Salivary Gland - Inflammation

Image of inflammation in the salivary gland from a male F344/N rat in a subchronic study
Salivary gland - Inflammation, Acute in a male F344/N rat from a subchronic study. There is widespread destruction of the salivary tissue with abundant inflammatory cells.
Figure 1 of 6
Image of inflammation in the salivary gland from a male F344/N rat in a subchronic study
Salivary gland - Inflammation, Acute in a male F344/N rat from a subchronic study (higher magnification of Figure 1). The inflammatory cells are mainly neutrophils, and there is necrosis of the glandular tissue (arrow).
Figure 2 of 6
Image of inflammation in the salivary gland from a female B6C3F1 mouse in a chronic study
Salivary gland - Inflammation, Suppurative in a female B6C3F1 mouse from a chronic study. There are areas of inflammation with necrosis surrounded by fibrosis (arrow), characteristic of an abscess.
Figure 3 of 6
Image of inflammation in the salivary gland from a female B6C3F1 mouse in a chronic study
Salivary gland - Inflammation, Suppurative in a female B6C3F1 mouse from a chronic study (higher magnification of Figure 3). The inflammatory cells are mainly degenerate neutrophils surrounding large colonies of bacteria (arrow), which are surrounded by fibrosis.
Figure 4 of 6
Image of inflammation in the salivary gland from a male B6C3F1 mouse in a chronic study
Salivary gland - Inflammation, Granulomatous in a male B6C3F1 mouse from a chronic study. An entire lobe is replaced by granulomatous inflammation (arrows).
Figure 5 of 6
Image of inflammation in the salivary gland from a male B6C3F1 mouse in a chronic study
Salivary gland - Inflammation, Granulomatous in a male B6C3F1 mouse from a chronic study (higher magnification of Figure 5). The inflammation is characterized by the presence of multinucleated giant cells (arrow) and numerous epithelioid macrophages (arrowhead).
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comment:

In NTP studies, there are five standard categories of inflammation: acute ( Figure 1image opens in a pop-up window and Figure 2image opens in a pop-up window ), suppurative ( Figure 3image opens in a pop-up window and Figure 4image opens in a pop-up window ), chronic, chronic active, and granulomatous ( Figure 5image opens in a pop-up window and Figure 6image opens in a pop-up window ). In acute inflammation, the predominant infiltrating cell is the neutrophil, though fewer macrophages and lymphocytes may also be present. There may also be evidence of edema or hyperemia. The neutrophil is also the predominant infiltrating cell type in suppurative inflammation, but the neutrophils are aggregated, and many of them are degenerate (suppurative exudate). The exudate may contain cell debris, both from the resident cell populations and from infiltrating leukocytes; proteinaceous fluid containing fibrin; fewer macrophages; occasional lymphocytes or plasma cells; and, possibly, an infectious agent. Grossly, these lesions would be characterized by the presence of pus. The tissue surrounding the exudate may contain fibroblasts, fibrous connective tissue, and mixed inflammatory cells, depending on the chronicity of the lesion. Lymphocytes predominate in chronic inflammation. Lymphocytes also predominate in chronic active inflammation, but there are also a significant number of neutrophils. Both lesions may contain macrophages. Granulomatous inflammation is another form of chronic inflammation, but this diagnosis requires the presence of a significant number of aggregated, large, activated macrophages, epithelioid macrophages, or multinucleated giant cells.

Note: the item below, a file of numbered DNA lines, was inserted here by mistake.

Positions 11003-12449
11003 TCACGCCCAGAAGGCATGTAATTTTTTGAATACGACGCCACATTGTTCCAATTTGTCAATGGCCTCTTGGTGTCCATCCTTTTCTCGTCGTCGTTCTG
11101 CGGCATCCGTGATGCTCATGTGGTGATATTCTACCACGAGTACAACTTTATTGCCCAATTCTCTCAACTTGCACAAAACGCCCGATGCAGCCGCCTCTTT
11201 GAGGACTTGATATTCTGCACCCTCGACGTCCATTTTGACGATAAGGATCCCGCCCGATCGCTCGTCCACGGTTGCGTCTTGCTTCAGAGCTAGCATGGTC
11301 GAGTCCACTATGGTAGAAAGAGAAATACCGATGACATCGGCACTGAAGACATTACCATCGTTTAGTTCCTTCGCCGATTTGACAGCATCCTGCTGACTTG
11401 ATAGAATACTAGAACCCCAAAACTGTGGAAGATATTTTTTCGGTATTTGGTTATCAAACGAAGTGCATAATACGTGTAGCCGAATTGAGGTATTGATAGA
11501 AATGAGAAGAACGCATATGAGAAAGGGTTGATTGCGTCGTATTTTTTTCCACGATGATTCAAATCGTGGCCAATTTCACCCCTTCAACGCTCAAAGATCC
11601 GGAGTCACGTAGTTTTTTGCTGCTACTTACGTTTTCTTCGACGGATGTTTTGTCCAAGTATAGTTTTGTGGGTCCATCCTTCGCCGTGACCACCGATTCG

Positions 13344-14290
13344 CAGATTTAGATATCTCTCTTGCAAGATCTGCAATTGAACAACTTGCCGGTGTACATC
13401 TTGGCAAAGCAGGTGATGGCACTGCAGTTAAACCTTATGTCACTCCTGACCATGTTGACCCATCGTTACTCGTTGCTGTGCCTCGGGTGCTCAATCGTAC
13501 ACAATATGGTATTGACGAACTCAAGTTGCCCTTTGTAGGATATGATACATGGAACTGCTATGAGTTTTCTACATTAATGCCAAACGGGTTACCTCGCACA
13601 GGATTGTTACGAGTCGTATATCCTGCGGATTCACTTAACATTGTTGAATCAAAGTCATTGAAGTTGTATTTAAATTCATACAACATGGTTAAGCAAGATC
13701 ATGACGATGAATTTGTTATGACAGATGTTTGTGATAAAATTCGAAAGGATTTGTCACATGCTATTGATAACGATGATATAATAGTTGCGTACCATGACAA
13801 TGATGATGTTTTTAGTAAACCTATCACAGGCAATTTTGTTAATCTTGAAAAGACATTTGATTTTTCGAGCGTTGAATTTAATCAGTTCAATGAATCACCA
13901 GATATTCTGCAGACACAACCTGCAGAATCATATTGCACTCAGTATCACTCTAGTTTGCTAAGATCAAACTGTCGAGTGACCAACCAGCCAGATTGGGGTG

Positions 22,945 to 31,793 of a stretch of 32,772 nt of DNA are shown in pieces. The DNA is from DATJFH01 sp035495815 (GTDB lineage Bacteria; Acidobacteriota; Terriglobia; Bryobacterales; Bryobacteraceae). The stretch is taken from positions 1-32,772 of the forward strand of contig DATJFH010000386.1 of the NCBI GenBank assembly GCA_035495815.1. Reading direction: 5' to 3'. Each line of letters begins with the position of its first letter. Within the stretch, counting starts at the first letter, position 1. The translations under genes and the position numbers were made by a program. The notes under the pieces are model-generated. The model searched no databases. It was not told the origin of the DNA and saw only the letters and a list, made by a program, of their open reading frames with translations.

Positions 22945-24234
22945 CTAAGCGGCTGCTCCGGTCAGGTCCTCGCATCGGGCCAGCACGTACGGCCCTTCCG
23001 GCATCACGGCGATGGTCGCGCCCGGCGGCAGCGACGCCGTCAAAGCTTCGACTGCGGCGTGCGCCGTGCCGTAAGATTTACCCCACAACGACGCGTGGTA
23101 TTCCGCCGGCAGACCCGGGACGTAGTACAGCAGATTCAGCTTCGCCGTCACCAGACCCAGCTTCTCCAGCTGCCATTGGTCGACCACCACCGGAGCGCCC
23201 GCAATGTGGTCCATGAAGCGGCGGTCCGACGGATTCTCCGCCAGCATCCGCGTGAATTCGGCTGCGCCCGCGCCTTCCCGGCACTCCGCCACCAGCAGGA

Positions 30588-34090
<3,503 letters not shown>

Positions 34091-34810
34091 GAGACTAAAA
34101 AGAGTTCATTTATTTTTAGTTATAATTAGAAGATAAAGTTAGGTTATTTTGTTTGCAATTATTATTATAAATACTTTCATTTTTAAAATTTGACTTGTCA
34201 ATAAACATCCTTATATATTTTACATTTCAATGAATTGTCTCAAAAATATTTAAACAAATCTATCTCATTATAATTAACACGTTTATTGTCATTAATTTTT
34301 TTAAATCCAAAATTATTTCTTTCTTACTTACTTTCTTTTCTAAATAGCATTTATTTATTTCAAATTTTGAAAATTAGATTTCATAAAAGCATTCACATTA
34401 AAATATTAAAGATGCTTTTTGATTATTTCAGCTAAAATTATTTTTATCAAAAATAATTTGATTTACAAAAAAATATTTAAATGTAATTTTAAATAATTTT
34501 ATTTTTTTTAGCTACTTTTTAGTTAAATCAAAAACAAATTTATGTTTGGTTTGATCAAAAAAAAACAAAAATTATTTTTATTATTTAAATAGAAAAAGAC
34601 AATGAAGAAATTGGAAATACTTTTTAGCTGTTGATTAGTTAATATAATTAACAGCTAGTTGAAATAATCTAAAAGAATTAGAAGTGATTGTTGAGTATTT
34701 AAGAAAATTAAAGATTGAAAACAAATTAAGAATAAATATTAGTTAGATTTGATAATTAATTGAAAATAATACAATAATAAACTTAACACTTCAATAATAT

Chronic inflammation can be seen in rats infected with sialodacryoadenitis corona virus, chronic infections with Klebsiella aerogenes, and immune-mediated sialoadenitis in mice. Sialodacryoadenitis virus (a corona virus) is the most important infectious agent affecting the salivary glands of rats (mice are not susceptible) because of its potential to compromise the interpretation of toxicologic studies. The virus, which mainly affects the submandibular and parotid salivary glands, causes gross enlargement of the glands, necrosis of both acinar and ductular epithelium, and marked inflammation. The sublingual salivary glands are not generally affected. In the acute phase, a neutrophilic infiltrate is associated with the necrosis, but later the infiltrates consist predominantly of mononuclear cells (chronic inflammation).

recommendation:

Whenever present, inflammation should be diagnosed and given a severity grade. A modifier indicating the duration or type of inflammation (i.e., acute, suppurative, chronic, chronic active, or granulomatous) should be included in the diagnosis. The severity grade depends on the extent of area of salivary gland affected and the density of the cellular infiltrate. Lesions consistent with an abscess are diagnosed as suppurative inflammation. Associated lesions, such as fibrosis, necrosis, edema, and hemorrhage, should not be diagnosed separately unless warranted by severity.

references:

Ackermann MR. 2007. Chronic inflammation and wound healing. In: Pathologic Basis of Veterinary Disease, 4th ed (McGavin MD, Zachary JF, eds). Mosby, St Louis, MO, 153-191.

Arseculeratne SN, Panabokke RG, Navaratnam C, Weliange LV. 1981. An epizootic of Klebsiella aerogenes infection in laboratory rats. Lab Anim 15:333-337.
Abstract: http://www.ncbi.nlm.nih.gov/pubmed/7043077

Botts S, Jokinen M, Gaillard ET, Elwell MR, Mann PC. 1999. Salivary, Harderian, and lacrimal glands. In: Pathology of the Mouse (Maronpot RR, ed). Cache River Press, St Louis, MO, 49-80.
Abstract: http://www.cacheriverpress.com/books/pathmouse.htm

Neuenschwander SB, Elwell MR. 1990. Salivary glands. In: Pathology of the Fischer Rat (Boorman GA, Montgomery CA, MacKenzie WF, eds). Academic Press, San Diego, CA, 31-42.
Abstract: http://www.ncbi.nlm.nih.gov/nlmcatalog/9002563